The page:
Summary for /dev/sdb2 -> /dev/sda1:
    dd_rescue: (info): ipos: 480320047.5k, opos: 480320047.5k, xferd: 480320047.5k
    errs: 168, errxfer: 84.0k, succxfer: 480319963.5k
    +curr.rate: 832kB/s, avg.rate: 9812kB/s, avg.load: -2.9%

    But now i am worried about the fsck, because it has hanged at 40%, just like with the original Hard Drive:

    Will rebuild the filesystem (/dev/sda1) tree
    Will put log info to ‘stdout’

    Do you want to run this program?[N/Yes] (note need to type Yes if you do):Yes
    Replaying journal..
    Reiserfs journal ‘/dev/sda1’ in blocks [18..8211]: 0 transactions replayed
    reiserfsck –rebuild-tree started at Wed Aug 8 08:02:26 2007

    Pass 0:
    ####### Pass 0 #######
    Loading on-disk bitmap .. ok, 103818443 blocks marked used
    Skipping 11875 blocks (super block, journal, bitmaps) 103806568 blocks will be read

    It hasnt finished yet, but i fear a bad outcome; if the problem is no physical is there anything i can do to fix this?

    Regards my friend…

  5. Please forgive my total lack of patience, the process ended just fine:

    327035 directory entries were hashed with “r5” hash.
    “r5” hash is selected
    Read blocks (but not data blocks) 103806568
    Leaves among those 116376
    Objectids found 324508

    Pass 1 (will try to insert 116376 leaves):
    ####### Pass 1 #######
    Looking for allocable blocks .. finished
    116376 leaves read
    116176 inserted
    – pointers in indirect items pointing to metadata 7 (zeroed)
    200 not inserted
    non-unique pointers in indirect items (zeroed) 2984
    ####### Pass 2 #######

    Pass 2:
    0%….20%….40%….60%vpf-10260: The file we are inserting the new item (134320 14974 0xae532001 IND (1), len 4048, location 48 entry count 0, fsck need 0, format new) into has no StatData, insertion was skipped
    Leaves inserted item by item 200
    Pass 3 (semantic):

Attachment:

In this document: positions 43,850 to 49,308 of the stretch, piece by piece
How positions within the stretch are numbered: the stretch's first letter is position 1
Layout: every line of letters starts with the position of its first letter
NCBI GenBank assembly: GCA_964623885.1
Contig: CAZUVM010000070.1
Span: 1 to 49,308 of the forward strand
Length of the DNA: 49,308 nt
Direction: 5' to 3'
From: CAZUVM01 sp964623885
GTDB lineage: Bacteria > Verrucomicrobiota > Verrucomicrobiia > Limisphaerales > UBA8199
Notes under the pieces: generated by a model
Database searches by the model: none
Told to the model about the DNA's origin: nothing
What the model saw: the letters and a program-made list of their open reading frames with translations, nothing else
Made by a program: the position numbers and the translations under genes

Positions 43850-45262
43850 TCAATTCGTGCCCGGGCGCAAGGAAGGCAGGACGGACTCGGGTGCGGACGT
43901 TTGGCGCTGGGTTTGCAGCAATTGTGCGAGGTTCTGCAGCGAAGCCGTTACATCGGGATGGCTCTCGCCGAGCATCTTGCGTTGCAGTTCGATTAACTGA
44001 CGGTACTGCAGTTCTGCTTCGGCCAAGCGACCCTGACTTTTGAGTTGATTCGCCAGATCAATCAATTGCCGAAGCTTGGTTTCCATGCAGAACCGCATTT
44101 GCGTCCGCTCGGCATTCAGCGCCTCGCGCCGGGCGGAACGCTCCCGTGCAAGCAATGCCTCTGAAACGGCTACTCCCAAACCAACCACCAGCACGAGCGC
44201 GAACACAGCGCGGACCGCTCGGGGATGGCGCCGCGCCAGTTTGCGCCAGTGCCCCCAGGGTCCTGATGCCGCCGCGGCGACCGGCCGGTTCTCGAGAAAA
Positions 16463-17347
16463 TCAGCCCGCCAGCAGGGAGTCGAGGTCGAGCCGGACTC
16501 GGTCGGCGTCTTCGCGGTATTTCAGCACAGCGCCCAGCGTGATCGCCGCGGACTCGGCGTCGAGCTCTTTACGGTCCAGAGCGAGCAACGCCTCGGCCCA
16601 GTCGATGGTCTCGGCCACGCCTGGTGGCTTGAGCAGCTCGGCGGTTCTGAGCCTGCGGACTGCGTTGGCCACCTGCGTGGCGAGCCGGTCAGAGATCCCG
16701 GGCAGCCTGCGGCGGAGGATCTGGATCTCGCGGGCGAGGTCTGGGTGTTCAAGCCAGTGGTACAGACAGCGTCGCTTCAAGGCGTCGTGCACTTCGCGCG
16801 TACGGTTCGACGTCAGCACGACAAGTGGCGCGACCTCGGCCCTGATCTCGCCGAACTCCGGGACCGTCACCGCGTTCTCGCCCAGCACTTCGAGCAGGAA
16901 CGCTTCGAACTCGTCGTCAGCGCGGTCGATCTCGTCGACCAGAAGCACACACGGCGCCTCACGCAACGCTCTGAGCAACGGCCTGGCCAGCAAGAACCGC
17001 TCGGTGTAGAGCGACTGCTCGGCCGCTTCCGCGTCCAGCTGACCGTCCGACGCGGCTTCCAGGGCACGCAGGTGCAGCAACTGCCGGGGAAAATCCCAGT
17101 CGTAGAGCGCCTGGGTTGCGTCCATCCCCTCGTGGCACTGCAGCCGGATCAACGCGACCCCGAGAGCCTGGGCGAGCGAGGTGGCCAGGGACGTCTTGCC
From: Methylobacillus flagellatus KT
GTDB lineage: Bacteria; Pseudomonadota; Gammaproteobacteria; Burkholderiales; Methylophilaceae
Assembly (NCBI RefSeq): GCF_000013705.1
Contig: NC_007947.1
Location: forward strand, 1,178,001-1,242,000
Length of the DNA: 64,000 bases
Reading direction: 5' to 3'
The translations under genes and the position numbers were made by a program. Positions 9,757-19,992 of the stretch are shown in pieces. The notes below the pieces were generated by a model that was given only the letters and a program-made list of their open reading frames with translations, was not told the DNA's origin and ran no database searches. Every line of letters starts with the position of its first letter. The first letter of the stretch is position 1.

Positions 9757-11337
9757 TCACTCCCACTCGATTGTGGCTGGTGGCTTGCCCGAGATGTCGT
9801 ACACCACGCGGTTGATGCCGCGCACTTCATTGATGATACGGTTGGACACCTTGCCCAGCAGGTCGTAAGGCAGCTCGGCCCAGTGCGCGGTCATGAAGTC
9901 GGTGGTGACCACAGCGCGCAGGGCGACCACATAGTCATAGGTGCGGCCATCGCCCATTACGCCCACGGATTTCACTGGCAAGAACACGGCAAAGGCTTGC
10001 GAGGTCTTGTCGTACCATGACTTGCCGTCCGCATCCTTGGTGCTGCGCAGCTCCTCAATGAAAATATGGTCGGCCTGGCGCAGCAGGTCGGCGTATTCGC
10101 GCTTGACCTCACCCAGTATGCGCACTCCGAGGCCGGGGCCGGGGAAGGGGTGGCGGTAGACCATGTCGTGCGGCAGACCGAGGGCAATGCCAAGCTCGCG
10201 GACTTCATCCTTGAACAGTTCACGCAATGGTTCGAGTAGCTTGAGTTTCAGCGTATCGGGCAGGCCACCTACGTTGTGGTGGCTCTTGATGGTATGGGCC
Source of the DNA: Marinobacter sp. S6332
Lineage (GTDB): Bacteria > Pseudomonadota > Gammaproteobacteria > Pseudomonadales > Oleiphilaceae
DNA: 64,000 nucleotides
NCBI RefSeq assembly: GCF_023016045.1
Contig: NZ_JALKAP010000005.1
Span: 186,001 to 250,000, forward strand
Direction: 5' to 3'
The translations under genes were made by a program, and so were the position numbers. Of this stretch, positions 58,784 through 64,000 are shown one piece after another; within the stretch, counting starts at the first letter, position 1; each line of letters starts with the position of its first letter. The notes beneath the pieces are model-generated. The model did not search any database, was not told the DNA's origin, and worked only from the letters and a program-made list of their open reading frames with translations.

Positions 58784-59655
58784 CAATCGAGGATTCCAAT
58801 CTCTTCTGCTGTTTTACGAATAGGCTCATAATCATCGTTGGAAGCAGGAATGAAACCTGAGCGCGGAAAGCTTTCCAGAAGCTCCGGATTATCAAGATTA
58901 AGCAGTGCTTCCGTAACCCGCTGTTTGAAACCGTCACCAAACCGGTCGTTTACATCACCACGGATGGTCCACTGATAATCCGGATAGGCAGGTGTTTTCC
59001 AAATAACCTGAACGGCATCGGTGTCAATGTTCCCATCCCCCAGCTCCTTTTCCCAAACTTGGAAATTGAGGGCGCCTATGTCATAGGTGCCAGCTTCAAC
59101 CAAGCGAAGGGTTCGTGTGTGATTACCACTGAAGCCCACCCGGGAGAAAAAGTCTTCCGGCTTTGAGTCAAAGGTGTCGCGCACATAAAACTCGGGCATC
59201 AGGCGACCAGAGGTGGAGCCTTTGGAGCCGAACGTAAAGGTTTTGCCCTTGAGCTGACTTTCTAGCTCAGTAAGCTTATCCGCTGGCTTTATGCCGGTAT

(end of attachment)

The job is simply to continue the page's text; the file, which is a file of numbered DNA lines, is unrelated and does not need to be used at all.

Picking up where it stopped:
####### Pass 3 #########
    vpf-10680: The file [249620 343697] has the wrong block count in the StatData (1414608) – corrected to (1403248)
    vpf-10680: The file [335046 335060] has the wrong block count in the StatData (23448) – corrected to (22904)
    vpf-10680: The file [241839 243017] has the wrong block count in the StatData (64) – corrected to (56)
    Files found: 285283
    Directories found: 33617
    Symlinks found: 4426
    Others: 1167
    Pass 3a (looking for lost dir/files):
    ####### Pass 3a (lost+found pass) #########
    Looking for lost directories:
    Pass 4 – finished
    Deleted unreachable items 2
    reiserfsck finished at Wed Aug 8 13:18:34 2007

    No i am on a “dd if=/dev/zero of=/dev/sda bs=1M” run to the original drive and see if it can be rescued ;)

  6. When running dd_rescue – don’t forget the “-r” option! (reverse copy)

    What you can do is this – try it running dd_rescue the “normal” way and then – when it finishes (or hangs, or whatever) and you have bad blocks, try running the same command again with the “-r” option. It will take the same drive, the same output file, the same bad-block file, etc – and do the whole job again filling in the places where it was able to get good data.

    example: A failing 20 gig partition on a 60 gig drive – copying to a file (so I can loop-mount and extract data before using the failed hard drive as a target for my 12 gage shotgun!)

    Viz: dd_rescue -v -l 60gigp1log.txt -o 60gigp1bb.txt /dev/sdg1 ./60gigp1.bin

    -v = verbose output (tell me a LOT about what you’re doing)
    -l = name of logfile to write output to (important!)
    -o = name of bad-block file – where the locations of potentially bad blocks are found (*very* important!)
    /dev/sdg1 (the drive that is failing)
    ./60gigp1.bin = the binary “image” being made by dd_rescue.

    I ran the dd_rescue command shown above, and it went through the drive about 1/3 of the way and then just bogged-down. I cancelled out with a ctl-C and re-ran the same command with “-r”

    Viz: dd_rescue -r -v -l 60gigp1log.txt -o 60gigp1bb.txt /dev/sdg1 ./60gigp1.bin

    It then started attacking the drive from the “other side”.

    A couple of repetitions of this and I had a complete binary with no bad-blocks. Of course, I have not yet loop-mounted the binary so I don’t know what kind of trouble the actual filesystem might be in – but once you have a “clean” (or nearly clean) binary image of the partition, you are in a position to let the file system’s own recovery tools (as noted in the previous post) do their job.

    What say ye?


  7. Data Recovery is a very costly option that is why you should always check your storage media for any signs of wear and tear.,:’